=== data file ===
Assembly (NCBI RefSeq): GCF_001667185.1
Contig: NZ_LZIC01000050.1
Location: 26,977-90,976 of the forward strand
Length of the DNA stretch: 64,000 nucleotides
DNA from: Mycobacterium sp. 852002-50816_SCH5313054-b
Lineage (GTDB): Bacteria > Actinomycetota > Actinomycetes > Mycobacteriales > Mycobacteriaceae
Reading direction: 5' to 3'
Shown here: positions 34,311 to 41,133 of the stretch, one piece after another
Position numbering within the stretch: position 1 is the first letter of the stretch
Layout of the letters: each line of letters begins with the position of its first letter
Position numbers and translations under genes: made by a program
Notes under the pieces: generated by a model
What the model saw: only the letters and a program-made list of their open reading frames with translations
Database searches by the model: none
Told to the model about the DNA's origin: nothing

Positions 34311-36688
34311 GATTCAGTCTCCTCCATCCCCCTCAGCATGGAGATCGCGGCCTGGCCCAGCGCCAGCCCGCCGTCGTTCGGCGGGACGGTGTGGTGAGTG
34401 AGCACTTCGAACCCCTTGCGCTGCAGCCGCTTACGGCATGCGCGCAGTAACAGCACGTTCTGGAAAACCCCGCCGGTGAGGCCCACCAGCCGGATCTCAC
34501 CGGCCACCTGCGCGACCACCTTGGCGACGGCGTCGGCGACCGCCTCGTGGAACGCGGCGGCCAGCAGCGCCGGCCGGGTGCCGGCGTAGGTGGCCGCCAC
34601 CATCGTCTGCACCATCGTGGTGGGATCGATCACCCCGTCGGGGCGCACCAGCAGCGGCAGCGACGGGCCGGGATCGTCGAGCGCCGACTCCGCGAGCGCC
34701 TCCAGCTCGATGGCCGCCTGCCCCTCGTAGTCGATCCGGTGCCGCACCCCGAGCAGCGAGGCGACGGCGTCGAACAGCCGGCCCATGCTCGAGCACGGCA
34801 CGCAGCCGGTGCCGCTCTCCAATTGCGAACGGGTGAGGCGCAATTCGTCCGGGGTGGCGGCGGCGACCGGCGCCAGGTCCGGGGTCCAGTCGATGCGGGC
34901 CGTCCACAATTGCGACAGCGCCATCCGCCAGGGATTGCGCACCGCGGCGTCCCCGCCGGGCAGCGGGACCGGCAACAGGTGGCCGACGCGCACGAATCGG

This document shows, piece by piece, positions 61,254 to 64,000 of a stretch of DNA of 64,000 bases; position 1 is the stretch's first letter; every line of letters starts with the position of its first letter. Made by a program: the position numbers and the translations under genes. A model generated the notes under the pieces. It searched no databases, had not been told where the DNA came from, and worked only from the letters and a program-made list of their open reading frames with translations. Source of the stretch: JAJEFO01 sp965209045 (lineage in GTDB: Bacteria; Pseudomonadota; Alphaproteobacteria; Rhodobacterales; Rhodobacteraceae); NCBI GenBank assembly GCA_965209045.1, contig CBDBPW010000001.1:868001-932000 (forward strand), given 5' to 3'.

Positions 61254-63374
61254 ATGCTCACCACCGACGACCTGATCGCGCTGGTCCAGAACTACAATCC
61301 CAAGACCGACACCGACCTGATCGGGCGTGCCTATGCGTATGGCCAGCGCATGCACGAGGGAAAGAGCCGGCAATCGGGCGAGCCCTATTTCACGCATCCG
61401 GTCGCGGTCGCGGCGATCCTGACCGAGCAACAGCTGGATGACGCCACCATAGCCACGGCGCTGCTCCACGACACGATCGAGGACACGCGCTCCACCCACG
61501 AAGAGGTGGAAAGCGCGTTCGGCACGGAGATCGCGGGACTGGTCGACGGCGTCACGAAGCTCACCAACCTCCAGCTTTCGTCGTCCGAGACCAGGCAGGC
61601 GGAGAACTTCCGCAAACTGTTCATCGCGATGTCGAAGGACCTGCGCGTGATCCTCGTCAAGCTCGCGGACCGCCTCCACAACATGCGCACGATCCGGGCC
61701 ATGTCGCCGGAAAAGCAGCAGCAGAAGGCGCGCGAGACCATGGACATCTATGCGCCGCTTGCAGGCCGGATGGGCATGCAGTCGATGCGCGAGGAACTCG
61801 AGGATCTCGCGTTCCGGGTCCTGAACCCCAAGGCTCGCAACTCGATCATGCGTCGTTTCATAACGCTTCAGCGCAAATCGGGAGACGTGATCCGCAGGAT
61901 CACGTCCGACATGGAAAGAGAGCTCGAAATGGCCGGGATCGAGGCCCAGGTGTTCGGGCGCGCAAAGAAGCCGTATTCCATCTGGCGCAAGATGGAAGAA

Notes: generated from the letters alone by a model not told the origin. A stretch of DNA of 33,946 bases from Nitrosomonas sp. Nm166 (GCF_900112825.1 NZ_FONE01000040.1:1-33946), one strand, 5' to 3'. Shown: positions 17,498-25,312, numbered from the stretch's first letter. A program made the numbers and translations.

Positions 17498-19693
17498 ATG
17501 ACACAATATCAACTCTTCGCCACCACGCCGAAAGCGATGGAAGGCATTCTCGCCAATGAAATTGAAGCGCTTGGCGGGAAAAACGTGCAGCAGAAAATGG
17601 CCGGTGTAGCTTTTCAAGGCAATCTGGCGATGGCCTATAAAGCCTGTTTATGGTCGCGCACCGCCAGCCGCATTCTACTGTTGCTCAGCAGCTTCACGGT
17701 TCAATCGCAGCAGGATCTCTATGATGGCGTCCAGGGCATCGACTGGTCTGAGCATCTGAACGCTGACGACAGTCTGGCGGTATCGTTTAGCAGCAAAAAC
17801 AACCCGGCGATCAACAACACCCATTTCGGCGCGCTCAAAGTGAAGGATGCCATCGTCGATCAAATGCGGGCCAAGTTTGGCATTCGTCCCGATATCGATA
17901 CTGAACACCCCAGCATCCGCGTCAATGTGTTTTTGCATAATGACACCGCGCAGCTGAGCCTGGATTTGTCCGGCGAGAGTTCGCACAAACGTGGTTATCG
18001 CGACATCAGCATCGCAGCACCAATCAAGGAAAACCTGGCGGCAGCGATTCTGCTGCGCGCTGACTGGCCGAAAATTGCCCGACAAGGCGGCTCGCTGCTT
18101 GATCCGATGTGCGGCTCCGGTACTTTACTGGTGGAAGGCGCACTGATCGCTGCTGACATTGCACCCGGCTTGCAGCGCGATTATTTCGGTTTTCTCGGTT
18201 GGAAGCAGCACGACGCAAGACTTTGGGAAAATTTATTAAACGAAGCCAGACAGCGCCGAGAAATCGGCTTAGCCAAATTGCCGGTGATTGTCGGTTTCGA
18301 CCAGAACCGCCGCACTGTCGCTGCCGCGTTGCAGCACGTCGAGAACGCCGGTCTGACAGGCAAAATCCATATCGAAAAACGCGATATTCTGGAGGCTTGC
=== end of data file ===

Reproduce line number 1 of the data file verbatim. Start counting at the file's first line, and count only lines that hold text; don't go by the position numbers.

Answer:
Assembly (NCBI RefSeq): GCF_001667185.1